Bronze beats gold in open access: implications for data re-use

Bronze open access.jpg

Support for the open access (OA) movement is increasing, yet the majority of OA articles do not have a license that permits free re-use of contents, and so do not fully comply with the 2002 Budapest OA Initiative (BOAI) definition of OA. In a recent study by Piwowar et al, representative samples were taken from the online databases Crossref, Web of Science and Unpaywall (100,000 articles from each) to determine the prevalence and type of OA publications. Importantly, this involved categorisation of articles as follows:

  • gold OA – published in an OA journal indexed by the Directory of OA Journals (DOAJ)
  • green OA – paid-for access via the publisher’s webpage but free access in an OA repository
  • hybrid OA – OA in a journal that also publishes non-OA articles
  • ‘bronze’ OA – free to read on the publisher’s webpage but without a license permitting free re-use of content
  • closed access – all other articles.

The most common form of OA was ‘bronze’. This may have implications for research; the lack of a license permitting the free re-use of an article’s contents can substantially restrict the impact of the data therein, for example by preventing other groups from conducting further analyses. In a recent Nature Index article, Piwowar notes that in the current age of machine learning and ‘big data’, it is especially important that data are freely available for computational analysis. Overall, the study found that 47% of articles were OA in 2015 (the most recent year of analysis), and the authors predict that all articles could be OA by 2040. Despite this encouraging forecast, the future of OA may be less bright if bronze OA continues to prevail.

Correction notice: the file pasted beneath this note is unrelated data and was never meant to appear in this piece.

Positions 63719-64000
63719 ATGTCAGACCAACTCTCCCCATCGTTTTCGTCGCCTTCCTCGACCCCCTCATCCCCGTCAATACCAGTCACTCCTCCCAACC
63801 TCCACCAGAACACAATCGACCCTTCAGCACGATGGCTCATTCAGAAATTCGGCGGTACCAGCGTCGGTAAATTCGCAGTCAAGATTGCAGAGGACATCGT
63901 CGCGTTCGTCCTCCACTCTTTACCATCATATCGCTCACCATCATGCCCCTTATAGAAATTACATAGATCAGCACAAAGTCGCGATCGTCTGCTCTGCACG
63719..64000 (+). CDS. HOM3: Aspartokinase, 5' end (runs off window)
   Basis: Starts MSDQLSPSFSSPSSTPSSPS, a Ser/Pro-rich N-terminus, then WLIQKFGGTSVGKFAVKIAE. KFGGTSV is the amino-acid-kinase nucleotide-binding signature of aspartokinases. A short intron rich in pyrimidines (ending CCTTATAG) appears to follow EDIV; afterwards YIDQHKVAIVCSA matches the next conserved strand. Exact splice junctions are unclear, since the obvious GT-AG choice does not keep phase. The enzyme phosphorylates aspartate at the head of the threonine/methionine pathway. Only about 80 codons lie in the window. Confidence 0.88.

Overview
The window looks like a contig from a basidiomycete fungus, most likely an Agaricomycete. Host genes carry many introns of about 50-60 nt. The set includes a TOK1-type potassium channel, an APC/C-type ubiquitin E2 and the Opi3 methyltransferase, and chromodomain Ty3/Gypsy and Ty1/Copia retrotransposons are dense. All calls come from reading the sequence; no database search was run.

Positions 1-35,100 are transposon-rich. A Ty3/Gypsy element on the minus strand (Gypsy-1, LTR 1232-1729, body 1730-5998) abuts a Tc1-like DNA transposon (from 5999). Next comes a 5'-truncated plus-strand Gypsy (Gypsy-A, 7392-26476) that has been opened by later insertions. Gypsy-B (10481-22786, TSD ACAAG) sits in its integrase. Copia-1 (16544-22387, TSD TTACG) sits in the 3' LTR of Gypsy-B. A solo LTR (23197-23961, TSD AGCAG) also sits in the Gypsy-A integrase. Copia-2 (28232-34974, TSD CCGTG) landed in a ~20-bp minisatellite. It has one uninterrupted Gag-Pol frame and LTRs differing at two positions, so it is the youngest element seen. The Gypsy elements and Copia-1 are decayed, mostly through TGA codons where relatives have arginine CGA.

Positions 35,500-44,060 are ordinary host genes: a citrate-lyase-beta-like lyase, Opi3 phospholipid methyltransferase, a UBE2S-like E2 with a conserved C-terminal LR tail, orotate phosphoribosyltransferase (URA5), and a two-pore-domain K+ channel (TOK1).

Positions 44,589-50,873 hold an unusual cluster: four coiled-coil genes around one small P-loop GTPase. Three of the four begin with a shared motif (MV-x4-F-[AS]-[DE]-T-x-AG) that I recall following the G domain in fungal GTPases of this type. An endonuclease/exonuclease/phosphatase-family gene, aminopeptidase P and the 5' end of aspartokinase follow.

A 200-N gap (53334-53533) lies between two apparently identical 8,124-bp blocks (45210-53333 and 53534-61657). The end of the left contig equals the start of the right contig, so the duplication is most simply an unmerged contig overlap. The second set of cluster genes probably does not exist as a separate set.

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Summary by Emma Prest PhD from Aspire Scientific


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The post Bronze beats gold in open access: implications for data re-use appeared first on The Publication Plan for everyone interested in medical writing, the development of medical publications, and publication planning.